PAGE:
The opinion of the court was delivered by: Charles J. Siragusa United States District Judge
By complaint filed with this Court on January 5, 2004, plaintiff commenced an action against defendants, Maxwell's Bar and Grill/RID Enterprises, and Marc Drouin, individually, pursuant to Title VII of the Civil Rights Act of 1964, 42 U.S.C. § 2000, et. seq., as amended, and the New York States Human Rights Law, Executive Law § 290, et. seq. alleging in four causes of action that she was intentionally discriminated against based upon her gender. Neither defendant appeared and on March 11, 2004, the Clerk of the Court entered a default against both. By notice of motion filed on December 1, 2004, plaintiff sought the following relief: correction of the caption of the summons and complaint, to read Marc Drouin instead of Mark Drouin; entry of a default judgment against defendants, pursuant to Federal Rule of Civil Procedure 55(b) (2), and a hearing to determine the proper amount of damages to which she is entitled.
The Court grants the application and the caption of the summons and complaint is amended to read Marc Drouin instead of Mark Drouin.
Default Judgment and Inquest on Damages
On February 14, 2005, an inquest was held to allow the Court to determine the amount of damages to which plaintiff was entitled upon entry of a default judgment. One witness, plaintiff, Renee Szatkowski, testified at the inquest.
a. Federal Rule of Civil Procedure 55(b)(2)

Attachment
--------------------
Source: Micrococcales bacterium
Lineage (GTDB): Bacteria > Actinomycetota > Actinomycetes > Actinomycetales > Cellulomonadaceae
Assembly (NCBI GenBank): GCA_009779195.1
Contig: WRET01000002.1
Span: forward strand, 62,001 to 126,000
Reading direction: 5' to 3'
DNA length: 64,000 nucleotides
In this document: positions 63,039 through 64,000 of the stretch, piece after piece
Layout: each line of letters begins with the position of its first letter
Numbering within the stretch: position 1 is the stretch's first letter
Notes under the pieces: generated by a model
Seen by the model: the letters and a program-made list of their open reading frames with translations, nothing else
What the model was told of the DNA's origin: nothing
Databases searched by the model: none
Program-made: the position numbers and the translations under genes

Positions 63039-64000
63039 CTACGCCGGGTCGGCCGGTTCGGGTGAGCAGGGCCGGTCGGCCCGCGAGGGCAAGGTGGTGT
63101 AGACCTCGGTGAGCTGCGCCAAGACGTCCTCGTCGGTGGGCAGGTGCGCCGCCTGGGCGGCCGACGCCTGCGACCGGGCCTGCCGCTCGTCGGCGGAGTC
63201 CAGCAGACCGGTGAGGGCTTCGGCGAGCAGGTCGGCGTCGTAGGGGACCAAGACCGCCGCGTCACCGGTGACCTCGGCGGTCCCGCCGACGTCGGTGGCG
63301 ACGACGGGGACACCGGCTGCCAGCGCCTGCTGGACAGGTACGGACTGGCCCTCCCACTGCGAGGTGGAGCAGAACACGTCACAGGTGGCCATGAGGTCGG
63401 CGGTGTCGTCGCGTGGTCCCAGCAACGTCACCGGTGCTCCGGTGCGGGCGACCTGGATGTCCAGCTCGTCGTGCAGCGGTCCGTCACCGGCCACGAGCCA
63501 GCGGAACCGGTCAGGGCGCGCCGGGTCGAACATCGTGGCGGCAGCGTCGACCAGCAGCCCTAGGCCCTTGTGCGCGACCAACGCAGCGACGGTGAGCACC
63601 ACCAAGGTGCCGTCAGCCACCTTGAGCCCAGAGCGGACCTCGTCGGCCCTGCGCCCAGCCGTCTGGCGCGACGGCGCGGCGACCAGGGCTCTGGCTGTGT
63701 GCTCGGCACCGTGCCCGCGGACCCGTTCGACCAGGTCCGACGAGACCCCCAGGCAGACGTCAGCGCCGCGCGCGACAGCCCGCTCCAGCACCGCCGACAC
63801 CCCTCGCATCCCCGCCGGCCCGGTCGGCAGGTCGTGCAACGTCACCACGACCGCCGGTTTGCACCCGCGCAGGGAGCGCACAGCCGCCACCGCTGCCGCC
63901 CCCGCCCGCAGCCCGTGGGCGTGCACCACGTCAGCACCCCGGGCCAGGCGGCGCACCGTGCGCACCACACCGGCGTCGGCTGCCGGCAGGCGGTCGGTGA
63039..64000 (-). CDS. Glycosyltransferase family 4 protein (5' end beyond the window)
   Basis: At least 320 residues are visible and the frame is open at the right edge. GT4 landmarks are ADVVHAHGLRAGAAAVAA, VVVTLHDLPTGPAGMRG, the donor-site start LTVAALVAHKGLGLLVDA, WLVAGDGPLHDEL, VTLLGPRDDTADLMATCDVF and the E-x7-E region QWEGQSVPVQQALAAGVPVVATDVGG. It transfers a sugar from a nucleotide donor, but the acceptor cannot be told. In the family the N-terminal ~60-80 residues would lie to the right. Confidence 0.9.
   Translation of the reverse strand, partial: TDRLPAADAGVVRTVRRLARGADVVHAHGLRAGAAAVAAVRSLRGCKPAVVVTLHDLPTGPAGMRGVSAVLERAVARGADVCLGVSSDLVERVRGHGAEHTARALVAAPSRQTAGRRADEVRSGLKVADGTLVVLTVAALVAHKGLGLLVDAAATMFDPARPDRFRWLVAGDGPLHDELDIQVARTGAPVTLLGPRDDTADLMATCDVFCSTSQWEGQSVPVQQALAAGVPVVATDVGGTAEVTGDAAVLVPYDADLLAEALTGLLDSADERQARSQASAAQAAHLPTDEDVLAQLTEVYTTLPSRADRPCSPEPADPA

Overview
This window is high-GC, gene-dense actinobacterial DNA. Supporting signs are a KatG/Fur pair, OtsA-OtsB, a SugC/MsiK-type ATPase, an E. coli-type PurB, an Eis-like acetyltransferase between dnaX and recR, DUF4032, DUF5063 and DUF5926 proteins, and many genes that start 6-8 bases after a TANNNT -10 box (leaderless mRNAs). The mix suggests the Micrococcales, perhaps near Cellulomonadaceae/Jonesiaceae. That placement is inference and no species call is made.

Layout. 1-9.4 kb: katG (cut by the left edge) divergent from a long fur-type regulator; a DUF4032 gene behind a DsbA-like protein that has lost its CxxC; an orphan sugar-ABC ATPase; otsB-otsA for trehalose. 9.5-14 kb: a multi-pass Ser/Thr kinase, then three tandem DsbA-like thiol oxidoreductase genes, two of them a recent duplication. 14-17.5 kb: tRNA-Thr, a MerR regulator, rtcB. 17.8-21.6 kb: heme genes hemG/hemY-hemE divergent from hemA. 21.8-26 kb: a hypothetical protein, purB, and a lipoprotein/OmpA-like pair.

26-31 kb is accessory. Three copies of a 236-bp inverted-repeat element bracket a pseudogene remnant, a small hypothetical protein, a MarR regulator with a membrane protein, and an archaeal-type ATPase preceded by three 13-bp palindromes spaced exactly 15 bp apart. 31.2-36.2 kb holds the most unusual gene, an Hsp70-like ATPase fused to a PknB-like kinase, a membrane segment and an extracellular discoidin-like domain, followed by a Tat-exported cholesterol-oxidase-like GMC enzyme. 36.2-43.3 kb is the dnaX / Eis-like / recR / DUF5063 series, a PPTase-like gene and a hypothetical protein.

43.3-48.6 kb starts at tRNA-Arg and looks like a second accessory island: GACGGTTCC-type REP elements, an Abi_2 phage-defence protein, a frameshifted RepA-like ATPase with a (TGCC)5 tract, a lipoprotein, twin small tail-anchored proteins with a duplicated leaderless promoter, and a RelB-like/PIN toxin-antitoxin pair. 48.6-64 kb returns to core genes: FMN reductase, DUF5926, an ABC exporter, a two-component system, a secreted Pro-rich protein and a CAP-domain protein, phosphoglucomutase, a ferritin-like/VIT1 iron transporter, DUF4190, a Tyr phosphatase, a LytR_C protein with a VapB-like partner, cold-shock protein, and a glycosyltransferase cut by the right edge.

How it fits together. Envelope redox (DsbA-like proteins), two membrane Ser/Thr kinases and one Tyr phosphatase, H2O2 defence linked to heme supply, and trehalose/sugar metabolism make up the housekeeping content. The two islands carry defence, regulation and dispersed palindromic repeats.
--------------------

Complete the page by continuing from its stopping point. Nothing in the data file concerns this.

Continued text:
Rule 55(b)(2) of the Federal Rules of Civil Procedure provides that, in order to determine the amount of damages in the context of a default judgment, the court may conduct a hearing. It is, of course, well settled that a court, in lieu of a hearing, may rely on detailed affidavits and documentary evidence, along with its own personal knowledge of the record. Transatlantic Marine Claims Agency, Inc. v. Ace Shipping Corp., Div. of Ace Young Inc., 109 F.3d 105, 111 (2d Cir.1997). Whether or not an evidentiary hearing is held, a court may not merely accept a plaintiff's statement as to damages. Rather, a court must take the necessary steps to establish damages with reasonable certainty. Id. That is, while a defaulting party's liability is deemed established and such party loses his defenses against a claim, plaintiff is nonetheless required to introduce evidence to prove the extent of his or her damages. Bambu Sales, Inc. v. Ozak Trading Inc., 58 F.3d 849, 854 (2d Cir.1995). Of course, Rule 54(c) of the Federal Rules of Civil Procedure provides that a "judgment by default shall not be different in kind from or exceed in amount that prayed for in the demand for judgment." In other words, it would be fundamentally unfair to have the complaint lead defendant to believe that only a certain type and dimension of relief was being sought and then, should defendant attempt to limit the scope and size of the potential judgment by not appearing or otherwise defaulting, allow the court to give a different type of relief or a larger damage award.
Pacific Westeel, Inc. v. D & R Installation, No. 01 Civ. 0293 (RLC) (AJP), 2003 WL 22359512, *2, 2003 U.S. Dist. LEXIS 18436, *6-7, (S.D.N.Y. Oct. 17, 2003)
At the outset, the Court notes that each of plaintiff's four causes of action seeks the following: that plaintiff be awarded general and compensatory damages, including pre-judgment interest, in an amount according to proof at trial; that plaintiff be awarded punitive damages in an amount according to proof at ...